"Flesh-eating" or "Strep" bacteria are able to survive and spread in the body by degrading a key immune defense molecule, according to researchers at the University of California, San Diego, School of Medicine and Skaggs School of Pharmacy and Pharmaceutical Sciences.
The finding, which could aid in development of new treatments for serious infections in human patients, will be reported in the August 14 issue of the journal Cell Host & Microbe.
Led by senior author Victor Nizet, M.D., UC San Diego professor of pediatrics and pharmacy and an infectious diseases physician at Rady Children's Hospital, San Diego, the researchers showed that a protease known as SpyCEP (Strep. pyogenes cell envelope protease) – produced in large amounts by the most dangerous strains of Strep –inactivates an immune system molecule that controls the body's white blood cells ability to fight bacteria. Without signals from this molecule, white blood cells become slower and weaker, and infections can spread out of control.
"These findings may suggest a new approach to treating serious Strep infections by supporting our body's natural defense system," said Nizet.
The research focuses on the major human pathogen group A Streptococcus. Among the most important of all bacterial pathogens, Strep is responsible for a wide range of diseases – from simple strep throat to life-threatening conditions such as necrotizing fasciitis ("flesh-eating disease") and toxic shock syndrome.
The UC San Diego investigators examined the interaction of Strep bacteria with neutrophils, specialized white blood cells that play a front-line role in humans' immune defense against pathogenic microbes. Previous research had shown that Strep bacteria change their pattern of gene expression dramatically during the course of infection, including a massive increase in production of SpyCEP, which has the unique ability to inactivate an immune defense molecule known as interleukin-8 (IL-8). IL-8 is produced at sites of infection and serves as a signal for neutrophils to migrate out of the bloodstream and into the tissues to clear the infection.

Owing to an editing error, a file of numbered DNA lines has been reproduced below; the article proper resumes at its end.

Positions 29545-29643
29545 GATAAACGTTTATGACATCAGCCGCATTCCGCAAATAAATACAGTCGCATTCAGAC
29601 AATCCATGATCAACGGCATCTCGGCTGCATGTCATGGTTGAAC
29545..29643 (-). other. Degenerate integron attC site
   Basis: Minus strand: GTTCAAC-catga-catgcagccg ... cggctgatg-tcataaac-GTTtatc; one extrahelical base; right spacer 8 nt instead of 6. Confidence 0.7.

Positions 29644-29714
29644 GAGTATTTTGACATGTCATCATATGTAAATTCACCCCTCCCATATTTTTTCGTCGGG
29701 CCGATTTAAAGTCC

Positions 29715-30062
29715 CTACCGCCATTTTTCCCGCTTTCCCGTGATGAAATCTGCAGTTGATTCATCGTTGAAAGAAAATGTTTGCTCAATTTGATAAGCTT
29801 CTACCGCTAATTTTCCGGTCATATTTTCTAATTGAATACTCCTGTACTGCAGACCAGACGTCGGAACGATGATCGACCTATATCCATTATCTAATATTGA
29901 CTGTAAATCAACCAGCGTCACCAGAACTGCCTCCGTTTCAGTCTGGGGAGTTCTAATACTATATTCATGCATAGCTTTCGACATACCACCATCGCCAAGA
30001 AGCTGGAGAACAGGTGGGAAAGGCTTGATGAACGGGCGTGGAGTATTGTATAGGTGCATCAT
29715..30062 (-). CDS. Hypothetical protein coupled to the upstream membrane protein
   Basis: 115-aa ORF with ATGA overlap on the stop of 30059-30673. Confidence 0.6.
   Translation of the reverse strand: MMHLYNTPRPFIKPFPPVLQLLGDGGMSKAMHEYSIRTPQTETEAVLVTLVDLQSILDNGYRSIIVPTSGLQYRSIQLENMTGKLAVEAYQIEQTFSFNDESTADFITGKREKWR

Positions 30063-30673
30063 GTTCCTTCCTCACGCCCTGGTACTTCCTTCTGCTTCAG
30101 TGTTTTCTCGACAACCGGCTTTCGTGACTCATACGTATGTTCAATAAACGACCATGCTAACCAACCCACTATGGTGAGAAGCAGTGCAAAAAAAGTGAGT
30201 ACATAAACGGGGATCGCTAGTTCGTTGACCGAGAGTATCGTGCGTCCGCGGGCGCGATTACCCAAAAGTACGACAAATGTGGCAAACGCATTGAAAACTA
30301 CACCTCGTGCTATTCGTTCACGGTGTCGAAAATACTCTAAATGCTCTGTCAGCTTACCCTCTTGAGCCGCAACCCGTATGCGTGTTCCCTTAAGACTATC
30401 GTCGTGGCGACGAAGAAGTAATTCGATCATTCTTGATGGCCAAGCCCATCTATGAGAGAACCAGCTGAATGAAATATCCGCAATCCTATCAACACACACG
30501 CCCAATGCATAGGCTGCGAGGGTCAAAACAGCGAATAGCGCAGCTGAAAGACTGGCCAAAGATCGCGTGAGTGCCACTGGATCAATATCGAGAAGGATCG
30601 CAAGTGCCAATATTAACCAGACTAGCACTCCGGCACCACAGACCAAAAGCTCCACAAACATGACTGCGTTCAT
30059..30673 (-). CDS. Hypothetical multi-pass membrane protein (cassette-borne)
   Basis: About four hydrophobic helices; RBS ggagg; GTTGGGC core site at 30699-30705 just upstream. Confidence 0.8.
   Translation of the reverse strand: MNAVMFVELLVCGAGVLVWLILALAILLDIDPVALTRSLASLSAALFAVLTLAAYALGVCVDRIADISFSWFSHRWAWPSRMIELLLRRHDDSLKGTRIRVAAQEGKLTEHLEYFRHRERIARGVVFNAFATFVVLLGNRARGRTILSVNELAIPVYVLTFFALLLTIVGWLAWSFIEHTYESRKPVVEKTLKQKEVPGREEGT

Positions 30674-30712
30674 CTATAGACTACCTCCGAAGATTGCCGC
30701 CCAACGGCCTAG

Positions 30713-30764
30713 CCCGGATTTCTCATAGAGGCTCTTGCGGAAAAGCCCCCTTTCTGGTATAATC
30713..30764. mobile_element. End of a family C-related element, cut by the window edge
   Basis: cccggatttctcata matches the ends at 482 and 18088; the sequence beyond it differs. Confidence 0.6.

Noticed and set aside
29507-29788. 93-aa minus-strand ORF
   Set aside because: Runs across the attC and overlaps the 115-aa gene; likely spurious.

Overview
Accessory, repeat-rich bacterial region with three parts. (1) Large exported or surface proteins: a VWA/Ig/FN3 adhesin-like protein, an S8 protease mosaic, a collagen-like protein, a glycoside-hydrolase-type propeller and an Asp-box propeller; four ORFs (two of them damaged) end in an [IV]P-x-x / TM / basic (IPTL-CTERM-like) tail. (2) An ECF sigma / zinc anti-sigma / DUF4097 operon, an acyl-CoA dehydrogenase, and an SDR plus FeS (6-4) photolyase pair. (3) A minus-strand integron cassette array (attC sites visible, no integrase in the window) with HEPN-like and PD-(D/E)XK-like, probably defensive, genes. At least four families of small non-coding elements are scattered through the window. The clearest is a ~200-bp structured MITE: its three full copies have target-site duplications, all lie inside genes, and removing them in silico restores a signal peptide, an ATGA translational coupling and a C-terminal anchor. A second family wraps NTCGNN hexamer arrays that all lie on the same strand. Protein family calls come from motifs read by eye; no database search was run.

The UC San Diego team used a molecular genetic approach for their studies, knocking out the gene encoding the SpyCEP from a pathogenic strep strain that was originally isolated from a patient suffering from necrotizing fasciitis.
"Lacking this single protease, the mutant Strep strain was easily killed by human neutrophils," said lead author Annelies Zinkernagel, M.D., a postgraduate researcher in the UCSD department of pediatrics. "In addition, the mutant Strep bacteria no longer produced a spreading infection when injected into the skin of experimental mice."
The critical role of the Strep protease was confirmed by cloning the corresponding gene into a normally non-pathogenic bacterial strain, which then became resistant to neutrophil killing. More detailed analysis demonstrated that by inactivating IL-8, SpyCEP blocked neutrophil migration across blood vessels as well as neutrophil production of "extracellular traps" used to ensnare bacteria.
The immune-blocking effects of SpyCEP produced by Strep were strong enough to allow other bacterial species to survive at the site of infection, which may contribute to mixed infections that require complex antibiotic regimens. The researchers also showed that a pathogen of fish, Streptococcus iniae, produces its own version of SpyCEP that may contribute to recent reports of severe skin infections caused by this bacterium in fish handlers.
Nizet explained that the researchers' findings could lead to novel treatments for Strep-related diseases. "In addition to attempting to kill the bacteria directly with standard antibiotics, new treatment strategies could be targeted to inhibit the Strep protease and thereby disarm the pathogen, making it susceptible to clearance by our normal immune defenses," he said.
This study was financed by grants from the National Institutes of Health and the Swiss National Science Foundation. Co-authors contributing to the study were Anjuli Timmer, Ph.D., Jeffrey Locke, Ph.D., and John Buchanan, Ph.D., of the UCSD Department of Pediatrics; Morgan Pence, UCSD graduate student in biomedical sciences; Claire Turner and Shiranee Sriskandan, Ph.D., of Imperial College, London; and Inbal Mishalian and Emmanuel Hanski, Ph.D., of the Hebrew University in Jerusalem.
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